Distal patellar tendinosis: an unusual form of jumper’s knee
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Jumper’s knee is a common problem in athletes participating in sports that involve running and jumping. Typically activity related pain is felt at the proximal insertion of the patellar tendon. Symptoms and findings in the more distal parts of the patellar tendon are unusual. All of the patients in this retrospective study were active athletes suffering from distal patellar tendinosis. There were 19 men and four women. The mean age of the patients was 24 years (range 12–32). All of the patients were operated on after conservative treatment lasting for an average of 23 months had failed. After a mean postoperative follow-up of 42 months 21 of the knees were rated good meaning that the athlete had returned to the prior level of activity without any symptoms. In three knees the result was fair as the patients benefited from the operation but there were some remaining symptoms. No poor results were reported. All patients were able to return to their previous level of sports 8–12 weeks after surgery. Operative treatment seems to give good results in most cases after unsuccessful conservative treatment of the unusual distal patellar tendinosis in athletes.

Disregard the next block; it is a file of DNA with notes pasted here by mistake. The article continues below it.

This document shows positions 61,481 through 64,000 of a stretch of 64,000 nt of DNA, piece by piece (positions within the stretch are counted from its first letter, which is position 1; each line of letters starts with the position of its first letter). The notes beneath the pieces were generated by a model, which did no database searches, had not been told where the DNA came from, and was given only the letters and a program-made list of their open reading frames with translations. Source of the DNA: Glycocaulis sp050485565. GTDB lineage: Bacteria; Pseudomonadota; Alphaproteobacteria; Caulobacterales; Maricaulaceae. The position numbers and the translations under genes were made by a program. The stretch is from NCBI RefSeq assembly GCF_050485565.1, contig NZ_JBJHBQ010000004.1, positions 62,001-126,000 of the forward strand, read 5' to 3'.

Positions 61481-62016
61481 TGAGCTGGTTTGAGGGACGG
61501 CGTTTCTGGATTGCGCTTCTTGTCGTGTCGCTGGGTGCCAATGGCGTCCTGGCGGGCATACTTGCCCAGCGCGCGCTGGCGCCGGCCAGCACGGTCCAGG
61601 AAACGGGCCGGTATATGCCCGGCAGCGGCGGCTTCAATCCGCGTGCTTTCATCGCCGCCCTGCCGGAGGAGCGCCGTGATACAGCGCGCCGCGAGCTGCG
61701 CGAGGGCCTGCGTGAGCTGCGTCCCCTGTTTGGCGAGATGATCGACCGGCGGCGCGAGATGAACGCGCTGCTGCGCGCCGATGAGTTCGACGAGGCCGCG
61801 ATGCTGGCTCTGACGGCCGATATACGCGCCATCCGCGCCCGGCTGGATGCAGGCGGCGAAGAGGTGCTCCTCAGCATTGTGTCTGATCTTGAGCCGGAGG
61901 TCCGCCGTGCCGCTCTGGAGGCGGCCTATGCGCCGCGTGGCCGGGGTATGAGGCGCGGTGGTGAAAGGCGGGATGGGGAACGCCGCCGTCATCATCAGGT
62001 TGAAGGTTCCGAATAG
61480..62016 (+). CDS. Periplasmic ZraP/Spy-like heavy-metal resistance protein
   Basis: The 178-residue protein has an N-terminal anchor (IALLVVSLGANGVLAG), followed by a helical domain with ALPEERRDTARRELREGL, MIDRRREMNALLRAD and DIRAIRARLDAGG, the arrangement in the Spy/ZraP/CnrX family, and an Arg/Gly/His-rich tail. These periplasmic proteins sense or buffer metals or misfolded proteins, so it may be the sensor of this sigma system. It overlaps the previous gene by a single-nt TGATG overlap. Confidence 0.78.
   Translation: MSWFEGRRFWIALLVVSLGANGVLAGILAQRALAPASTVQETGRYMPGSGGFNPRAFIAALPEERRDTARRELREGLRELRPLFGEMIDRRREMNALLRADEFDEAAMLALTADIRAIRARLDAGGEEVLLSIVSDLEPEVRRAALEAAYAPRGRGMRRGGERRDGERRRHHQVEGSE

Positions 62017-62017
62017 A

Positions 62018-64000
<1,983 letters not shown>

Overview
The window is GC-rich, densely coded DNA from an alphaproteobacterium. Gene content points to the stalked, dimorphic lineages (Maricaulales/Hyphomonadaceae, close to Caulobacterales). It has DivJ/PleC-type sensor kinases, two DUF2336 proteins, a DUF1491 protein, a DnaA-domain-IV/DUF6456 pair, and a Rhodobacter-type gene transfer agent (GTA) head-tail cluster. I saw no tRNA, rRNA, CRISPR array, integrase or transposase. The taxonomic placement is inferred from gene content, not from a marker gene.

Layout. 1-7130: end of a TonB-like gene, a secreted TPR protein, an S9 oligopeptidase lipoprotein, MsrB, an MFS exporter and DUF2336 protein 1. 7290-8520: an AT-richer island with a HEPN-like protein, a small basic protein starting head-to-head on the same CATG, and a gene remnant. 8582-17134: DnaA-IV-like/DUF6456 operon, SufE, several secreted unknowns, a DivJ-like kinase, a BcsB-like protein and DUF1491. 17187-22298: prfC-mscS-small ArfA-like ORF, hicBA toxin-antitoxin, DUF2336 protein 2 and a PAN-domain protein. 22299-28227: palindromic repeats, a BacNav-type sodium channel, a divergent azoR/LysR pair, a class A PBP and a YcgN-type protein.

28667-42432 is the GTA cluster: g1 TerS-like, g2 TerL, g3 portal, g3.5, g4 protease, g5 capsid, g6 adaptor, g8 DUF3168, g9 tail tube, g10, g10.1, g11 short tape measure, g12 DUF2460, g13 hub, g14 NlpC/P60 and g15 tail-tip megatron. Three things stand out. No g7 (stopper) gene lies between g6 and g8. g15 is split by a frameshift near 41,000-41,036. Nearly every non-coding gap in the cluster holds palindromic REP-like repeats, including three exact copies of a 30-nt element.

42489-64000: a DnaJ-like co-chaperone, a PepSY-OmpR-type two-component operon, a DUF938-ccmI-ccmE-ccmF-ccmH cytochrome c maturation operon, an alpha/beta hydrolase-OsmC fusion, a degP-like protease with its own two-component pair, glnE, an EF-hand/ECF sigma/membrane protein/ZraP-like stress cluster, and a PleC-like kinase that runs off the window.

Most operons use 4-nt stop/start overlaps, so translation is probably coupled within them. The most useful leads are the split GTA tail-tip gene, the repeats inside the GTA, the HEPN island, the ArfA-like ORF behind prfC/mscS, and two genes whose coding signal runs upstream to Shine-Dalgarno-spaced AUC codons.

KeywordsJumper’s knee Patellar tendon Tendinopathy Tendinitis Anterior knee pain
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